Gosh, I just love the evanescent little coincidences that pop up on the Flashbacks page. Blink and you'll miss it, but forty years ago today B.D. was watching 'True Grit' as research for his term paper on John Wayne, and today the new Jeff Bridges 'True Grit' is playing in theaters.
You missed it. When this Blowback was posted, Flashbacks was displaying the 1/06/71 strip.
I'm so sorry Daisy died without a word. In the most recent strips she was a hoot -- and I appreciate the whole complexity around her sons' and others' memories of her.
Reading some of the previous comments, it is clear that Daisy's death has hit people in many ways. My own mother was dead almost a year before we found out about it. You could say we weren't close. None of her four children are living under rocks -- three of us are college grads and all four of our careers involve a state license of some kind or other. No one bothered looking. As a health care professional I see this distance among family members all of the time. Every time I tell the one who is shouldering the load that it is common, they don't believe me. It's interesting that you have this out there for the burden-bearers. Thank you for the strip and for turning me on to milblogs.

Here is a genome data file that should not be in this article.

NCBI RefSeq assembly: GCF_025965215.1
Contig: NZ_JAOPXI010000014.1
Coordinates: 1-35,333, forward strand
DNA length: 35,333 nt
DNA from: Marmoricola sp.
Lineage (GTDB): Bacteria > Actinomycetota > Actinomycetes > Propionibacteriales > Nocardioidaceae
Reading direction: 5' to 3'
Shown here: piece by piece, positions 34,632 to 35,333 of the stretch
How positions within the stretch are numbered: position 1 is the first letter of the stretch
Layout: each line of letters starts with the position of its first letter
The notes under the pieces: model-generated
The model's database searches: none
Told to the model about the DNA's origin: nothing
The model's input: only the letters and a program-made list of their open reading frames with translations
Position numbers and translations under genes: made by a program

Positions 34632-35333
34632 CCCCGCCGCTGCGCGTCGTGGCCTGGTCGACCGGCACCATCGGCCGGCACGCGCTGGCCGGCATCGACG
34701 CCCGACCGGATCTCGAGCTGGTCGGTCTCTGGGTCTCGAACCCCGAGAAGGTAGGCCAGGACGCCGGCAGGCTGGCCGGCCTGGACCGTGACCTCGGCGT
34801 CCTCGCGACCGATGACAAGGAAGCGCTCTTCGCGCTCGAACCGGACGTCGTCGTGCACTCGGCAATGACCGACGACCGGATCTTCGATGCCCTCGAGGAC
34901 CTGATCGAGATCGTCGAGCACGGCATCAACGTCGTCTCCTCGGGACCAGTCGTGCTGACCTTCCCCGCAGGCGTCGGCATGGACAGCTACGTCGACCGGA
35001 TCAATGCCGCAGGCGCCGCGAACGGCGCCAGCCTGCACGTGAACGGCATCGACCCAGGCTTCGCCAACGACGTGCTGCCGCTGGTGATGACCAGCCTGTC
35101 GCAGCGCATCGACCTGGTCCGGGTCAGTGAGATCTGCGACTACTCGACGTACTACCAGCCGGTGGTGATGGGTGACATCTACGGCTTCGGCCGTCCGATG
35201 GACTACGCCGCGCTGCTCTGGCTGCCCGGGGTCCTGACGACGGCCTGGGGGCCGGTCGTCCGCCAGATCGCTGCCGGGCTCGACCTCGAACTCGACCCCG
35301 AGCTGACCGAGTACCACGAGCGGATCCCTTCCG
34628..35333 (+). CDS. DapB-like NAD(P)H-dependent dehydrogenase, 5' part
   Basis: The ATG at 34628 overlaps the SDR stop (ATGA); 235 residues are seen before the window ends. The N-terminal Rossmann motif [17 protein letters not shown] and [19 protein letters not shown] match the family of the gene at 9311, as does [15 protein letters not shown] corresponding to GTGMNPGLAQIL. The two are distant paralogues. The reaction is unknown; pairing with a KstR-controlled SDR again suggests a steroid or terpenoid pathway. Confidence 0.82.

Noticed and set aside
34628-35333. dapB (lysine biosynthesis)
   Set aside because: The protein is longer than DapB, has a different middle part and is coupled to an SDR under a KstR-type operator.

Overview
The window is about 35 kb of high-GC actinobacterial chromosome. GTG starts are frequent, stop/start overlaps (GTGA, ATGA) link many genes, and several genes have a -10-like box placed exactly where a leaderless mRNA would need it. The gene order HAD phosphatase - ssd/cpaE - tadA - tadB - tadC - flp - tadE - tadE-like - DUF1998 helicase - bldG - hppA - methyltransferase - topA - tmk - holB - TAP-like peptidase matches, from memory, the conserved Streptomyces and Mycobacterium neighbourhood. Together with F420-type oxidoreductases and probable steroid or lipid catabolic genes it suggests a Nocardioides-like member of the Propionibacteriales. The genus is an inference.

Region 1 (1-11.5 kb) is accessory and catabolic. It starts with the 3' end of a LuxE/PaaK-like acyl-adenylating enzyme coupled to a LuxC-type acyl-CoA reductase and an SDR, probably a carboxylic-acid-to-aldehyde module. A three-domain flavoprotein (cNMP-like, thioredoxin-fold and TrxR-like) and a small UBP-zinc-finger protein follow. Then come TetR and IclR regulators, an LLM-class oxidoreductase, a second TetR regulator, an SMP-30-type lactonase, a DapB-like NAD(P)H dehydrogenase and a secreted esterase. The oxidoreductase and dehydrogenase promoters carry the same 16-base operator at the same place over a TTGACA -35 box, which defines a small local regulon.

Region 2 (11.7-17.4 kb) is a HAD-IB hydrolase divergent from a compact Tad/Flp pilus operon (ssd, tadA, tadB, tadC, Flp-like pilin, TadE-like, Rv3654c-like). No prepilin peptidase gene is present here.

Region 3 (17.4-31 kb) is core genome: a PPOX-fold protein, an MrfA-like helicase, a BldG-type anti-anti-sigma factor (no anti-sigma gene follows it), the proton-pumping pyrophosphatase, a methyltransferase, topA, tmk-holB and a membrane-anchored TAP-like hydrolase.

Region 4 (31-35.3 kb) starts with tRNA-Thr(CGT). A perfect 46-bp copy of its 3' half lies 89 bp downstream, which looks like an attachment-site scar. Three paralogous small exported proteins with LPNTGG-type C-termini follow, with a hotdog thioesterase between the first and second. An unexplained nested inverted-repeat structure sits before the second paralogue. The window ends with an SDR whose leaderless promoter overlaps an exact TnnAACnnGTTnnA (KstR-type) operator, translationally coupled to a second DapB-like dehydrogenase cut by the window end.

In a year that I lost both grandmothers (in their 90s), saw classmates claimed by cancer, turned 50, and witnessed the Democrats getting creamed in the mid-term elections by moblie-home moronic thinking, I was hoping 2011 might be a bit brighter. Instead I have to deal with a Wall Street banker as governor, a Boehner-lead Congress and now the loss of Granny Doonesbury. What's next, is Bernie gonna keel over from a massive heart attack?! Thanks for keeping it real, Garry, even if it isn't.